Book review: Gracefully Grayson, by Ami Polonsky

Polonsky Gracefully Grayson Polonsky, Ami. Gracefully Grayson. Disney-Hyperion. 2014. $16.99. 256p. HC. 9781423185277.

Although sixth-grader Grayson is a girl born in a boy’s body, she tries to hide it from everyone else and pretends that the boy’s clothing she wears is actually dresses and leggings. While she spends her time drawing princesses, she makes them abstract enough so that they cannot be identified. With each passing day, she grows more uncomfortable in her boy body. When she sees a flyer about auditions for the upcoming middle school play, The Myth of Persephone, directed by her favorite teacher, she shocks everyone by auditioning for Persephone, the lead female role. It is through this role that Grayson grows confident in who she is and makes new friends. Yet she faces bullies who become increasingly menacing and is forced to deal with family members who struggle to understand her.

At its core, this is a book about self-identity, a child becoming confident and accepting of herself, and friendships and bullying. Grayson’s journey to self-acceptance happens simultaneously with the production of the school play. These two plot points meld together effortlessly, and each makes the other more meaningful.

Some characters in the book briefly discuss their crushes, but Grayson isn’t about sexual identity. There is no indication of the protagonist being attracted to anyone, and the novel doesn’t use the term “transgender.” When Grayson thinks about being a girl, her thoughts are primarily about clothes and long hair.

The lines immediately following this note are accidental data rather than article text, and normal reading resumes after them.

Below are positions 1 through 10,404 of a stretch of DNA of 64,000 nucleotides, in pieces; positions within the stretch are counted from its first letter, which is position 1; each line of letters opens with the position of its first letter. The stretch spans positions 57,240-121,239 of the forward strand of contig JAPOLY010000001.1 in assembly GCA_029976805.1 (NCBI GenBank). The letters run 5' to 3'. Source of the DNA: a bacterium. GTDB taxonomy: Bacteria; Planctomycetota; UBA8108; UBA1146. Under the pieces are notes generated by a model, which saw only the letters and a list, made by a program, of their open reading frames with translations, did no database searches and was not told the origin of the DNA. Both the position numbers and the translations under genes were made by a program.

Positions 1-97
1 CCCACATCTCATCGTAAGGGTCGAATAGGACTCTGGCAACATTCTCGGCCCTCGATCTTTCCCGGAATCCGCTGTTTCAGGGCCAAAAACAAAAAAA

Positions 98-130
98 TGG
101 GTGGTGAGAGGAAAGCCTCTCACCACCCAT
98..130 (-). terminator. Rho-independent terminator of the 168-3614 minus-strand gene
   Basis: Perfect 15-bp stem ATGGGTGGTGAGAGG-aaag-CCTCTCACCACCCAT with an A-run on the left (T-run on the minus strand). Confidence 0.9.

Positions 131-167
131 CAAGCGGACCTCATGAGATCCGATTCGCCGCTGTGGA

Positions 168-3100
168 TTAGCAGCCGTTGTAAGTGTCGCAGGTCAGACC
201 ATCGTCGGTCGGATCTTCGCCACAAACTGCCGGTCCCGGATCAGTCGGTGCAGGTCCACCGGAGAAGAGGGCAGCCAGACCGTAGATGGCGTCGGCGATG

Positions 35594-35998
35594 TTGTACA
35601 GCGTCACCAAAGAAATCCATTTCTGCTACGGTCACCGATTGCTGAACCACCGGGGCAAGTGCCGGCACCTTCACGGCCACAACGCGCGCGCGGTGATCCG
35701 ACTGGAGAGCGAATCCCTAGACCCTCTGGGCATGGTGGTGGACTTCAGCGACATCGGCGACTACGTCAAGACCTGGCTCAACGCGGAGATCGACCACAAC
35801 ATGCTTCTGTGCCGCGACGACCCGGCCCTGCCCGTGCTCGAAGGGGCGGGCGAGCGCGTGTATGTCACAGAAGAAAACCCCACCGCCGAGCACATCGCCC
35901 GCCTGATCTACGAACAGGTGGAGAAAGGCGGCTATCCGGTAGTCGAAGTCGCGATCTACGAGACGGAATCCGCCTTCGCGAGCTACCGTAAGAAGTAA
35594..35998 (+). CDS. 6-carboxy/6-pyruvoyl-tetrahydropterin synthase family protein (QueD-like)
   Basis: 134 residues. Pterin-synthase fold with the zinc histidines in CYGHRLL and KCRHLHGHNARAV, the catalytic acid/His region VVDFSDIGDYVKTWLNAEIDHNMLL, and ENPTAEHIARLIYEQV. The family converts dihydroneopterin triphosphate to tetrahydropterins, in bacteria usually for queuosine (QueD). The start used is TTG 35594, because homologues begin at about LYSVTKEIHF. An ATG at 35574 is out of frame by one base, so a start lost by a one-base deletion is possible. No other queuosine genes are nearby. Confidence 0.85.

Gracefully Grayson will be enjoyed most by readers ages 9 to 12 who prefer contemporary realistic stories with more drama than humor. Despite its flaws, including the lack of diversity in the Chicago setting, the book is important because of the lack of LGBTQ middle-grade titles, especially with a focus on transgender children. This book belongs on any juvenile or middle school shelf. It has the potential to create awareness of transgender and gender non-conformative youth and can spark discussions between young people and adults about gender, gender stereotypes, and self-identity.

 

Jenna Goodall, Youth Services Librarian

Deerfield (IL) Public Library

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